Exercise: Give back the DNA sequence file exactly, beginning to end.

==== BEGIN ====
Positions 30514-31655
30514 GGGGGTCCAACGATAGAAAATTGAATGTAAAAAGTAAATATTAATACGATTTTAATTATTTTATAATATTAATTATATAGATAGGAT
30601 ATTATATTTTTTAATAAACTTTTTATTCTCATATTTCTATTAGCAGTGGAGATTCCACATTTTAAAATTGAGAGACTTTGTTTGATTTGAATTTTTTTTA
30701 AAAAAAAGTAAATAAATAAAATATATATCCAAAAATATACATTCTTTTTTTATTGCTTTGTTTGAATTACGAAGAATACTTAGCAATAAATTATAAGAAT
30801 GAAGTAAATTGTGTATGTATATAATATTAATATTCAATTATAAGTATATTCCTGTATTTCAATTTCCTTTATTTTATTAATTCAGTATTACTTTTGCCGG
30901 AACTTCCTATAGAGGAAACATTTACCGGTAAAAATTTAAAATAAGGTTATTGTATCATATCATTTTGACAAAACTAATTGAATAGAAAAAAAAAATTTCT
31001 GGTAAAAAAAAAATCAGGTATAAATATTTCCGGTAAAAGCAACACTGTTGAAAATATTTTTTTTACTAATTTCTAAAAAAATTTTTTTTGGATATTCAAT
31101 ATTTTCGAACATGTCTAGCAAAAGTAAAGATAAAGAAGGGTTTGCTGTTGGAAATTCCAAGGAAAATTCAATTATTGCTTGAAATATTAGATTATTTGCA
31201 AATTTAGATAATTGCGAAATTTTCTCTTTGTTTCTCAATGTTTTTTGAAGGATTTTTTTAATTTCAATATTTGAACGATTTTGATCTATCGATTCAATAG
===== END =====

Positions 30514-31655
30514 GGGGGTCCAACGATAGAAAATTGAATGTAAAAAGTAAATATTAATACGATTTTAATTATTTTATAATATTAATTATATAGATAGGAT
30601 ATTATATTTTTTAATAAACTTTTTATTCTCATATTTCTATTAGCAGTGGAGATTCCACATTTTAAAATTGAGAGACTTTGTTTGATTTGAATTTTTTTTA
30701 AAAAAAAGTAAATAAATAAAATATATATCCAAAAATATACATTCTTTTTTTATTGCTTTGTTTGAATTACGAAGAATACTTAGCAATAAATTATAAGAAT
30801 GAAGTAAATTGTGTATGTATATAATATTAATATTCAATTATAAGTATATTCCTGTATTTCAATTTCCTTTATTTTATTAATTCAGTATTACTTTTGCCGG
30901 AACTTCCTATAGAGGAAACATTTACCGGTAAAAATTTAAAATAAGGTTATTGTATCATATCATTTTGACAAAACTAATTGAATAGAAAAAAAAAATTTCT
31001 GGTAAAAAAAAAATCAGGTATAAATATTTCCGGTAAAAGCAACACTGTTGAAAATATTTTTTTTACTAATTTCTAAAAAAATTTTTTTTGGATATTCAAT
31101 ATTTTCGAACATGTCTAGCAAAAGTAAAGATAAAGAAGGGTTTGCTGTTGGAAATTCCAAGGAAAATTCAATTATTGCTTGAAATATTAGATTATTTGCA
31201 AATTTAGATAATTGCGAAATTTTCTCTTTGTTTCTCAATGTTTTTTGAAGGATTTTTTTAATTTCAATATTTGAACGATTTTGATCTATCGATTCAATAG